A great book I read a couple years ago is A People’s History of the World by Chris Harmen. The book charts the rise and fall of societies from the points of view of the working classes. Written by a self-proclaimed Marxist who applies the lens of class struggle to world history, it covers a wide array of political movements and outlines some of the underlying trends. The book puts in perspective our own system and how much of our democratic institutions were built by the male and older middle-upper class to allow them to retain control of the system, while appeasing some of the democratic demands of the people. The systems put in place in the British, French and American revolutions were done to ensure an orderly transition from kings and queens to a political elite that could be controlled by the same, but slightly larger, entourage.

A book that goes well with this one is David Graeber’s Debt, which charts evolution of debt in society. Debt and the way we treat it determines much of our social fabric. Who owns what is largely determined by who owes what. This essential book compares societies around the world and across time and proposes some radical changes to our current financial framework. I cannot effectively summarize this masterpiece, but you can read the short essay that David Graeber wrote himself. If the book does anything, it shatters your view that the system we have today is inevitable or ideal. Debt and our indebtedness through mortgages, credit cards, medical debt and student debt is a massive burden on society that is killing the potential of billions of people.

The trend of accumulation of power in the upper classes has come back to the forefront with the blockbuster book, Capital in the 21st Century by Thomas Picketty. The central thesis of the book is that when economic growth is less than the return on capital, wealth moves towards the top of society. That is, a worker who is basically riding economic growth through wage increases can never catch up to a person who is earning their revenues through return on capital. The historic norm for return on capital, most of which is housing, is 5%. So growth below that leads to an accumulation of wealth at the top. Of course, the book outlines the case and the structure of capital in a much more detailed way that we should all try to understand. Growth in the west is currently just above 2%, but between WWI and about 1970, it was near or above 5%. Coincidentally that period saw the rise of the middle class, free education, universal healthcare and massive technological innovation.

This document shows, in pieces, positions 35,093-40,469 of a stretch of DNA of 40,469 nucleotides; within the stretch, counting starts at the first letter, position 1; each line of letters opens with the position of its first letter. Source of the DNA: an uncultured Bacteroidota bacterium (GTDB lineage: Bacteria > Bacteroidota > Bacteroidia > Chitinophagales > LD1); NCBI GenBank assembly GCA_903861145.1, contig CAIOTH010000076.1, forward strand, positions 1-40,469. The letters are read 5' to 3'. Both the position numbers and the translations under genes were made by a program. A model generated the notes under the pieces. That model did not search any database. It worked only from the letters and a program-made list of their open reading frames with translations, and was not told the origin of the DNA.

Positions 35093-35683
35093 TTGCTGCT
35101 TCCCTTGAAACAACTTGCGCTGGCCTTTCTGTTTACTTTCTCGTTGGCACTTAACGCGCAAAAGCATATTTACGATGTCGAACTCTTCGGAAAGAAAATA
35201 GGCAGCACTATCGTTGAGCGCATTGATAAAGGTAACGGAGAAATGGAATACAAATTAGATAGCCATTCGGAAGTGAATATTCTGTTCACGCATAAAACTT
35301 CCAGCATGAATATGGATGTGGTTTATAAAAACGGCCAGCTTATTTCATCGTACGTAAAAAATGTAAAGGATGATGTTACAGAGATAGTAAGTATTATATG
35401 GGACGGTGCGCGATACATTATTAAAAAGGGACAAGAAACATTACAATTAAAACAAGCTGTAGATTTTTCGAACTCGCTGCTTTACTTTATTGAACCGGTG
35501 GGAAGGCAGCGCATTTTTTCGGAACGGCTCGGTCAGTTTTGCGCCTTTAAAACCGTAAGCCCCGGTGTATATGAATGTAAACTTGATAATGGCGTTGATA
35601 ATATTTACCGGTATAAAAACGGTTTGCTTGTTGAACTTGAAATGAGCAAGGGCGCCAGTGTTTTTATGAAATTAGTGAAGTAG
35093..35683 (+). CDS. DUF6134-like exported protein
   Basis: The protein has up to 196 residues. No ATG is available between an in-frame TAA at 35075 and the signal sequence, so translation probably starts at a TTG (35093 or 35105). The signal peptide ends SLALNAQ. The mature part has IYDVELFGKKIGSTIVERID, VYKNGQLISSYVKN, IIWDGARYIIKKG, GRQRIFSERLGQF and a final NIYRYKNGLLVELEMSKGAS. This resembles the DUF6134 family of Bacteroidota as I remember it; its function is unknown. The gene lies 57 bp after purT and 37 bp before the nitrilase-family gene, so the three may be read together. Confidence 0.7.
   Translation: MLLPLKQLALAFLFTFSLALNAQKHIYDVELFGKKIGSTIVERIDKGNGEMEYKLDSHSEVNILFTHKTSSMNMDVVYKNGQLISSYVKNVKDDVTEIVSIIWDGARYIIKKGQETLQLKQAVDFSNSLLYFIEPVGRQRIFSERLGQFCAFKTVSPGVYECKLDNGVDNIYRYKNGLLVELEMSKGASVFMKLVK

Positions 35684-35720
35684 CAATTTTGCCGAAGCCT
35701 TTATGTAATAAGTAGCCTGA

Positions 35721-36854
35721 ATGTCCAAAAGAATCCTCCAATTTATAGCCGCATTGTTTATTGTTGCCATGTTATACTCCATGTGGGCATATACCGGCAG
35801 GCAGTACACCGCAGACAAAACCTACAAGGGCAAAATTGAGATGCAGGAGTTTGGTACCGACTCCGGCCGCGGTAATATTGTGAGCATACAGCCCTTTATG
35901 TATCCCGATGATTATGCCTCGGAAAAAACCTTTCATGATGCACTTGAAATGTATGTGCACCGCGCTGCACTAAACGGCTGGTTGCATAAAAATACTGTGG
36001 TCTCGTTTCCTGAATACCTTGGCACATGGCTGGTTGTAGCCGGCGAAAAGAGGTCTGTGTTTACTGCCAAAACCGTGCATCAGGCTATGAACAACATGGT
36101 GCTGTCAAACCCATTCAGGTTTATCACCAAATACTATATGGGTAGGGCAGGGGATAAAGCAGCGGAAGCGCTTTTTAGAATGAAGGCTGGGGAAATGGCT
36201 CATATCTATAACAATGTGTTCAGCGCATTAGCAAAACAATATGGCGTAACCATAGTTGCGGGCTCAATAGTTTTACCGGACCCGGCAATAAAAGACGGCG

We have now returned to a situation where owning a building is potentially more lucrative than riding on society’s innovative capability – this is a dangerous situation. Since wealth (specifically capital that can be leveraged or become liquid) is simply a storage unit for power, we seem headed towards a return to a plutocracy of some sort. Despite the common assumption that we live in a democratic society where the government is held accountable by the people, power – both political and financial – has actually shifted away from the population in the past forty years and into an elite of extremely wealthy individuals.

However, over the past fifty years a significant portion of the population has been made docile by television, video games and low cost products from emerging markets. Our own greed and sloth have led us to a situation where the good jobs are gone and the future does not look that great. While the majority of society’s situation has stagnated, our elite accumulates more power and a great deal more money thanks to globalization and the segregation of the supply chain of major corporations. The excellent book The Great Convergence explains how there are three key elements to a society’s economic structure: The movement of goods, ideas and people.